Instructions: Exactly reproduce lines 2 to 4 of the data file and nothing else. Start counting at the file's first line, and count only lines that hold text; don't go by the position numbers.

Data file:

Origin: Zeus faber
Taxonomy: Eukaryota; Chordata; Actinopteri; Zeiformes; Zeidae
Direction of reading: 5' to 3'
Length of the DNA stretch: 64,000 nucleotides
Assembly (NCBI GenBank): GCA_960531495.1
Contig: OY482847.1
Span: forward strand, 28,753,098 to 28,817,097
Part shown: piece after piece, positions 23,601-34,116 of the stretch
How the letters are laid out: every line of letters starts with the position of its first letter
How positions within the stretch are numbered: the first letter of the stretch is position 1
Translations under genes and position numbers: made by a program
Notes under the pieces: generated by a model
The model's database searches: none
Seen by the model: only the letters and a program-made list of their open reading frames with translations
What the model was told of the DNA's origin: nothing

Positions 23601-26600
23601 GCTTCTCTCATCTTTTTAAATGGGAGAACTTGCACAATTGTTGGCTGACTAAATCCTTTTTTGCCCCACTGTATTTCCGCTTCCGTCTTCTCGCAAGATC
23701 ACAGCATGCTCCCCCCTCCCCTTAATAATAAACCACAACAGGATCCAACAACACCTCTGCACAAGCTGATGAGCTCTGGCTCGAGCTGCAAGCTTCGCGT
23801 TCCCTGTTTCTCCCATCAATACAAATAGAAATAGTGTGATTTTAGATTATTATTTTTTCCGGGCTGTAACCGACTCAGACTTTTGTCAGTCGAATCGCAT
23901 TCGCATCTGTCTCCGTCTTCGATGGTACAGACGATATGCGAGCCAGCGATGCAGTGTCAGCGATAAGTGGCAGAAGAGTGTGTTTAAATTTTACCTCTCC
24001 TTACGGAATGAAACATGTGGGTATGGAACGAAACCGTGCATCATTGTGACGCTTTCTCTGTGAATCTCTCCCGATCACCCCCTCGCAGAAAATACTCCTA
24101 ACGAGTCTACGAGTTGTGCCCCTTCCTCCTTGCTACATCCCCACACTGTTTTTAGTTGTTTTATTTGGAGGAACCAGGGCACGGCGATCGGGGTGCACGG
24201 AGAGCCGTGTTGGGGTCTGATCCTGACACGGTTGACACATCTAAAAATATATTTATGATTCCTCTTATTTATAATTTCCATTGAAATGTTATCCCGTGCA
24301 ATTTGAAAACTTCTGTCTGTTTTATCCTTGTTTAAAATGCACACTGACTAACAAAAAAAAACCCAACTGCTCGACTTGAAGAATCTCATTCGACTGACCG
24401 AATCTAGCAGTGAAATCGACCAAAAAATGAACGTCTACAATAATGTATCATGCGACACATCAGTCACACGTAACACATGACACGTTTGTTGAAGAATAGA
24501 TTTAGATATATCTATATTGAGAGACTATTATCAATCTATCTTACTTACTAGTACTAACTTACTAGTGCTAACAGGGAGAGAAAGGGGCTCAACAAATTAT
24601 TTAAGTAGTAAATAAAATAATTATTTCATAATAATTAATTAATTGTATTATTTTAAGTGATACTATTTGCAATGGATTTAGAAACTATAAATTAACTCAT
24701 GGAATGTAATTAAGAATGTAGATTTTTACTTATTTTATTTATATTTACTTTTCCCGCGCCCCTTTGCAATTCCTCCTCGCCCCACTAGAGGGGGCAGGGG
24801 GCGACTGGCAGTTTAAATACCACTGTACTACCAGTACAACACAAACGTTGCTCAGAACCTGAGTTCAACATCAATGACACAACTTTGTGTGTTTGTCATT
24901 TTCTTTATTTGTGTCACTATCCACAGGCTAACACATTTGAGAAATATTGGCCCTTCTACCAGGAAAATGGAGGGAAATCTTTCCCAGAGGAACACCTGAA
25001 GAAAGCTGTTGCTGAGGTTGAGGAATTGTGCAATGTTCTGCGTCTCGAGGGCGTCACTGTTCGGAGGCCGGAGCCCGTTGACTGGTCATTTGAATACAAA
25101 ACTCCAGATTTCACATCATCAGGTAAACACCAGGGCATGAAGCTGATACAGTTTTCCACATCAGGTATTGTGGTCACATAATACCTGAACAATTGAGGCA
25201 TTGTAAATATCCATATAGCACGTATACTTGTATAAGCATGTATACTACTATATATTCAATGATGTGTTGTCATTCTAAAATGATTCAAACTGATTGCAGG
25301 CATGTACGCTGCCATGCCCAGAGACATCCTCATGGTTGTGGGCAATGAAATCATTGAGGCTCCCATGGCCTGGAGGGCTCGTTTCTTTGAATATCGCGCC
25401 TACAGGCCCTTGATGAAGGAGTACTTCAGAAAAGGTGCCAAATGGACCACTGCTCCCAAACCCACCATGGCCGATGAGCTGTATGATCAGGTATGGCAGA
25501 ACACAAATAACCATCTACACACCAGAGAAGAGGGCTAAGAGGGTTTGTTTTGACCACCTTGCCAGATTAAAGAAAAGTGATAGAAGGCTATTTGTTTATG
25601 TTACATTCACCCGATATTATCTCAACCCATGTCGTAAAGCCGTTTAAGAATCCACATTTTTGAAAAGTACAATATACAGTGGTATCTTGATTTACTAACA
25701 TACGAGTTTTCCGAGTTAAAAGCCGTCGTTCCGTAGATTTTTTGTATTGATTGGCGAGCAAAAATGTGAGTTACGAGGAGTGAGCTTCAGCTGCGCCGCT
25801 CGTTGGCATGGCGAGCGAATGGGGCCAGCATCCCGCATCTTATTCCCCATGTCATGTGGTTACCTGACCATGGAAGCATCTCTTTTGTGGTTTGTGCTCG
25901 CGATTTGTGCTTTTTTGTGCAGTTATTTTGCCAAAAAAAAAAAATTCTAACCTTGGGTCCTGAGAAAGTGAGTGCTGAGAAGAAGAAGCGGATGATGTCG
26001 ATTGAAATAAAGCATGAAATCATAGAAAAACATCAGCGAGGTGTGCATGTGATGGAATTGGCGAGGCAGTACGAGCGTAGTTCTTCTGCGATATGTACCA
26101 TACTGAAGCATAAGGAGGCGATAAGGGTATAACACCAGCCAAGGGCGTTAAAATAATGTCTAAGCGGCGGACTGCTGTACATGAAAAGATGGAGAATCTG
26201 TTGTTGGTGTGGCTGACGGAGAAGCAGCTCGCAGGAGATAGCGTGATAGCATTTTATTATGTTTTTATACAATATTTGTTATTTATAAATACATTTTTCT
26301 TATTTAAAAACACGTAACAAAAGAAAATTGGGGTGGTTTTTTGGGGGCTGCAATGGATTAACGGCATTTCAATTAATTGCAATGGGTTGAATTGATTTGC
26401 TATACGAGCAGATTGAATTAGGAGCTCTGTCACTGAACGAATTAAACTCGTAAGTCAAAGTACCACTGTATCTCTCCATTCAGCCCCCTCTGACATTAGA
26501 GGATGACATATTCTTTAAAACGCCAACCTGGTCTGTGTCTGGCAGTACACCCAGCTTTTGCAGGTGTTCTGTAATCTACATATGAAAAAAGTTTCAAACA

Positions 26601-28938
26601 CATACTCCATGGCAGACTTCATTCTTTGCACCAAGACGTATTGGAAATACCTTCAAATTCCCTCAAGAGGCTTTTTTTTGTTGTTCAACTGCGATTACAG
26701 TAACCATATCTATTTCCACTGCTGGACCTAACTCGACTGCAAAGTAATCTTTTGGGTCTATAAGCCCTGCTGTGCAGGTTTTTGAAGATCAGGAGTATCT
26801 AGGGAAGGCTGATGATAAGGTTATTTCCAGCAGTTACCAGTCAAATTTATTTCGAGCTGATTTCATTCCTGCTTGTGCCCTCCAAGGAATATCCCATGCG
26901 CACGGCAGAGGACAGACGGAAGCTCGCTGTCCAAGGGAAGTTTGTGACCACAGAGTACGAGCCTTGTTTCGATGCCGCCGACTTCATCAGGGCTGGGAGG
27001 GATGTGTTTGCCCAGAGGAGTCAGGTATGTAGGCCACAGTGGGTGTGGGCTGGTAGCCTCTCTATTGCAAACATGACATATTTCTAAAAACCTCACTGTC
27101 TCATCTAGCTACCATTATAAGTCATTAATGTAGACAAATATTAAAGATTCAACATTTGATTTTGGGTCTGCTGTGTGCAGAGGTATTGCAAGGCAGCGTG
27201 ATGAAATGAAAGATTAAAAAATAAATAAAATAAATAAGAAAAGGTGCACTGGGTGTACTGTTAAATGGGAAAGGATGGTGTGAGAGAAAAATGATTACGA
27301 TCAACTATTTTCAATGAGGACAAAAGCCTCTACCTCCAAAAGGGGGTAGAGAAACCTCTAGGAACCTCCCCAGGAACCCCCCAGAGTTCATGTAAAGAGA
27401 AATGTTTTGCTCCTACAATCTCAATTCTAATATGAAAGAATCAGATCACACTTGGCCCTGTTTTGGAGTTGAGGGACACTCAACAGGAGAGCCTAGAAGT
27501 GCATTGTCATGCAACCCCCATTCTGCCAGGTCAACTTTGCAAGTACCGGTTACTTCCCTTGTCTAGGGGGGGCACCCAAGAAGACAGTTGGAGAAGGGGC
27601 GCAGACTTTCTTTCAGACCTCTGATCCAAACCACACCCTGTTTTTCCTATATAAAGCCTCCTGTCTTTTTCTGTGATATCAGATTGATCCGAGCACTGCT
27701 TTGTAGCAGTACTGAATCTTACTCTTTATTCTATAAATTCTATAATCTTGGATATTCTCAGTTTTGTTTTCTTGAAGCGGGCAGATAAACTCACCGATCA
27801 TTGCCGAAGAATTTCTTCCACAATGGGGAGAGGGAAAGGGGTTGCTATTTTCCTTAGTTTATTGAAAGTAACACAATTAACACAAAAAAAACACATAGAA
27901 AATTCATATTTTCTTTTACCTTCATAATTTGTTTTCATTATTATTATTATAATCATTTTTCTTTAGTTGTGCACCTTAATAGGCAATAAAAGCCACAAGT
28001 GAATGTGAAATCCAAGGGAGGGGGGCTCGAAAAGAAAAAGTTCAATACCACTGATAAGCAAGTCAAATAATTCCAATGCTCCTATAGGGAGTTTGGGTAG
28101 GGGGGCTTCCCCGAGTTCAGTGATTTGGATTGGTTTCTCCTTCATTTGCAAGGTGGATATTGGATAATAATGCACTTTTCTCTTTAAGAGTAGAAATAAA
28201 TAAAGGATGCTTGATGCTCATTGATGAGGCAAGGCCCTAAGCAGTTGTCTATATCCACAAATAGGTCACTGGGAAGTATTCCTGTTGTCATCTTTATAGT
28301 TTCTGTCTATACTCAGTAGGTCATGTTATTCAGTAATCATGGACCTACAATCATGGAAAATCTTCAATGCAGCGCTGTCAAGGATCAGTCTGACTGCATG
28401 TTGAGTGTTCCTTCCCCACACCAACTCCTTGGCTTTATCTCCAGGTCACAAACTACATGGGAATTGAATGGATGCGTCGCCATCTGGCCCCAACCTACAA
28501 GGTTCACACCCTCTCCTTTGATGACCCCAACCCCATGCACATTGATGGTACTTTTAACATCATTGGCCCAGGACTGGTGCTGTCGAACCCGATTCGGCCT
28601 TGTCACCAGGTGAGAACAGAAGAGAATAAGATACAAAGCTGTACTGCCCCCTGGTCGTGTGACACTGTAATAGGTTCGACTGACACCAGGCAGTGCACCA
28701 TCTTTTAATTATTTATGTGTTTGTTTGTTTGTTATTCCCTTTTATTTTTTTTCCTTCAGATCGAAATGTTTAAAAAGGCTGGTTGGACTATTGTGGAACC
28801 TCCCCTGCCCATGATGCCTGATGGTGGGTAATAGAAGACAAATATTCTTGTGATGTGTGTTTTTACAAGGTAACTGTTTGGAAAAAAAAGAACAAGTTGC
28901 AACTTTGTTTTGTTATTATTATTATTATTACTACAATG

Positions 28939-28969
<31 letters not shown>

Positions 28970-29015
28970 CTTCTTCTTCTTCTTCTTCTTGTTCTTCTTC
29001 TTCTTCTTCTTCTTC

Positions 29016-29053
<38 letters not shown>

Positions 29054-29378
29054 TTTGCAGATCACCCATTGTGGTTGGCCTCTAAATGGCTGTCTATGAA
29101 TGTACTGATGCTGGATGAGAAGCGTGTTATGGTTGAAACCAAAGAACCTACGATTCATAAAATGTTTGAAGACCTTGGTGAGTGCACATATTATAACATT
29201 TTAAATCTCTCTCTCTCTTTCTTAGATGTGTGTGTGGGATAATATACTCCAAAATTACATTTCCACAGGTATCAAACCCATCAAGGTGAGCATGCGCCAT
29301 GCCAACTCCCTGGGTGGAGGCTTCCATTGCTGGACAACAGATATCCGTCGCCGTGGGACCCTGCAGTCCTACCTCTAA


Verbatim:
Taxonomy: Eukaryota; Chordata; Actinopteri; Zeiformes; Zeidae
Direction of reading: 5' to 3'
Length of the DNA stretch: 64,000 nucleotides